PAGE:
Canadian Prairies Module
Edited by Craig S. O'Connell
Click on the thumbnail above to see the full image.
This is the story of a new S scale module I started working on in the Summer 2008 and which I hope to have finalized sometime in 2010, depending on the time I’ll have available for the hobby.
Actually, after having experienced rugged Rocky Mountains scenery with my first S scale module (Big Horn Sheep Canyon) and urban scenery twice (1300 RR Drive and Odessa, TX latest modules) I have been dreaming of a module featuring a row of those so impressive prairie skyscrapers which used to be so typical of the Midwest and Canadian prairies horizon lines. On top of creating quite massive wood towers, which I had not experienced before, this new module would also be great for experiencing prairie style vegetation which is also something never tried before.
As for my previous modules, the size of the diorama was unfortunately set by space contingencies and the maximum affordable size was bound to be approx. 4 3⁄4 ft long, 1 1⁄4 ft deep and 2 1⁄2 ft height.
In the Spring 2009 issue of 1:64 Modeling Guide (volume 10, Number 2) I shared the way I designed the module, as well as the way I built the main structures. Next article - scheduled for the Fall issue of the 1:64 Modeling Guide - will cover the painting and weathering of the structures, as well as the crafting of the terrain, vegetation and track.
A 3rd article will cover the final touches at the module, such as piping, final weathering and micro detailing.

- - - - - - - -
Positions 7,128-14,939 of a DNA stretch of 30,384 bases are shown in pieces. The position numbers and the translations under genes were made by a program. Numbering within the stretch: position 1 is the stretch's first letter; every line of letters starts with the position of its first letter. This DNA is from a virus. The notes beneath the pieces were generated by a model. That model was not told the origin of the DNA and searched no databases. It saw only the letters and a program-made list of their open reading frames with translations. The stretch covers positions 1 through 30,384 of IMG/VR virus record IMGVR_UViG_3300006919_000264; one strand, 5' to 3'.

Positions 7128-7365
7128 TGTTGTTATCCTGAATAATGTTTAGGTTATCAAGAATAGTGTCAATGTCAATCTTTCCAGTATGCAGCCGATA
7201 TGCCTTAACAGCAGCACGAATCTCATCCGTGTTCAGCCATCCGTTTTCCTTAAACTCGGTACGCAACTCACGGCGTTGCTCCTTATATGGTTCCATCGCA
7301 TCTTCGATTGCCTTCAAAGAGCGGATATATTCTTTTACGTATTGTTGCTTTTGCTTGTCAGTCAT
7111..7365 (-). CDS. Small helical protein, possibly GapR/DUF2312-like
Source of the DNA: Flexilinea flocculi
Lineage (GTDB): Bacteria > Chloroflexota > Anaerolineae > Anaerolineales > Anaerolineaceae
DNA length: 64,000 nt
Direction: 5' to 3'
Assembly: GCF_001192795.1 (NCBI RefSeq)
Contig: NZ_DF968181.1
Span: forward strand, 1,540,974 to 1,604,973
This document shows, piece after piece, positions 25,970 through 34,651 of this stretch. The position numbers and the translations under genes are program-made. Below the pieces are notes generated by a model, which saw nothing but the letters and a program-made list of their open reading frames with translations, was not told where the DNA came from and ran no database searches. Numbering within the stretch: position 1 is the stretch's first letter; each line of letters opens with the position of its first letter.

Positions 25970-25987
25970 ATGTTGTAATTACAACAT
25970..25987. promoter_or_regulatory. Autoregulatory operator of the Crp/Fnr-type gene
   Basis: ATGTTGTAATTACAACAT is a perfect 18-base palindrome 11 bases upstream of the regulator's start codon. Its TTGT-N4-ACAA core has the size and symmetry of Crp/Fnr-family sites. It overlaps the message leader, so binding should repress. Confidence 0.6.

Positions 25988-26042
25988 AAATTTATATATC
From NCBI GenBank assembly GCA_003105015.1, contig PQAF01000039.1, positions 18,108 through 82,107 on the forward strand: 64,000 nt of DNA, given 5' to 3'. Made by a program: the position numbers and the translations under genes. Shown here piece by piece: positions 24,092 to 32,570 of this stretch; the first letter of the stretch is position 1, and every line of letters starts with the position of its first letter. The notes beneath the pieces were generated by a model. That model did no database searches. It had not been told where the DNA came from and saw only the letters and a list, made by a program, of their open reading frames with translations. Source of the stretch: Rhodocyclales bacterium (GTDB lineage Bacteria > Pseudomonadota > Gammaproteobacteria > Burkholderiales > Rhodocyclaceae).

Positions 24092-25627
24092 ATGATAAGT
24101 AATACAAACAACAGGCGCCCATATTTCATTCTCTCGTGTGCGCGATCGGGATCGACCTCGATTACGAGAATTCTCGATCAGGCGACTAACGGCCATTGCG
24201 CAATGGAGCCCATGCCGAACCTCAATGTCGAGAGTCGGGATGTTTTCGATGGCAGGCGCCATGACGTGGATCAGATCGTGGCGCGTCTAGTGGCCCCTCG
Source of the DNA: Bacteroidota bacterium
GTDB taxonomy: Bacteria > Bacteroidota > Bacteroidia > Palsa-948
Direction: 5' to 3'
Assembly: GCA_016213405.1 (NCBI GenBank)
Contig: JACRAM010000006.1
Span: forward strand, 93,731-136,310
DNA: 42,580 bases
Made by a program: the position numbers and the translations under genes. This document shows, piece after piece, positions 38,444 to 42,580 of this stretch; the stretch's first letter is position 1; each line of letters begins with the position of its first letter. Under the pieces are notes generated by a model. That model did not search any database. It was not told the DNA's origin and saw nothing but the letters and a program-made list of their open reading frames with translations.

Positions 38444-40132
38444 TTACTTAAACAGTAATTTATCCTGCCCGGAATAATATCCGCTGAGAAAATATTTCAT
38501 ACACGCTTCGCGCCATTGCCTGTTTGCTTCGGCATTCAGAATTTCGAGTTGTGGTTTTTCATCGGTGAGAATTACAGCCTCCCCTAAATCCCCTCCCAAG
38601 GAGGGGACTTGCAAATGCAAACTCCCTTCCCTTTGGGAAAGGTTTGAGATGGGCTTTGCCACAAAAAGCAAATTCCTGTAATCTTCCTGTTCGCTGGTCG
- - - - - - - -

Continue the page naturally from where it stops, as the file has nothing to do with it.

The story of the prototype started with a chance encounter with a very impressive Calgary based railroad modeler named Jon Greggs whom I found out about when reading older Model Railroader articles about (exquisitely) scratch-building HO Canadian grain elevators (I very much recommend his article about the Marsden Saskatchewan twin concrete elevator published in the Model Railroader Jan. 2000 issue, which is probably one of the very best modeling projects I’ve ever come across).
Jon, whom I got in touch with by email, shared with me a lot of outstanding materials about Canadian grain elevators. He advised that I obtain a couple of books for improving my culture about Grain elevators, among them “Wheat King – varnishing landmarks of the Canadian Prairies” by Greg McDonnell (Boston Mills Press) which gave me a lot of prototype information for my new project. He also sent me a big bunch of his own prints featuring some of his favorite sites.
One of Jon’s prints, Drumheller - Alberta, featured on the herby picture, absolutely took hold of me. It was so massive, such nice wooden architecture… this would be the main showcase of my Prairies module! I learnt that this twin elevator was closed and torn down in 2001; which was another good reason for choosing to make live again … in S scale.
For the 1st anniversary of the project, taking benefit of summer blue skies, I shot some nice pictures which I thought were good enough for publishing on Craig’s site. Here they are, and just imagine that shingle roofs, doors and windows are all set!
Click on the thumbnails above to see the full images.
Kudos to Jon Greggs for having so kindly shared with me great images of Canadian Prairies railroading and architecture.
Kudos again to Bill Banta who did a great custom laser job.
Both of them have been instrumental to this project.
Thank you also to the many others North American S scalers with whom I am often in touch by email with, and who have helped me over the years in my French American S scale adventures August 2009, including CC Crow owner of Builder in Scale, who helped me select the proper wood shingles.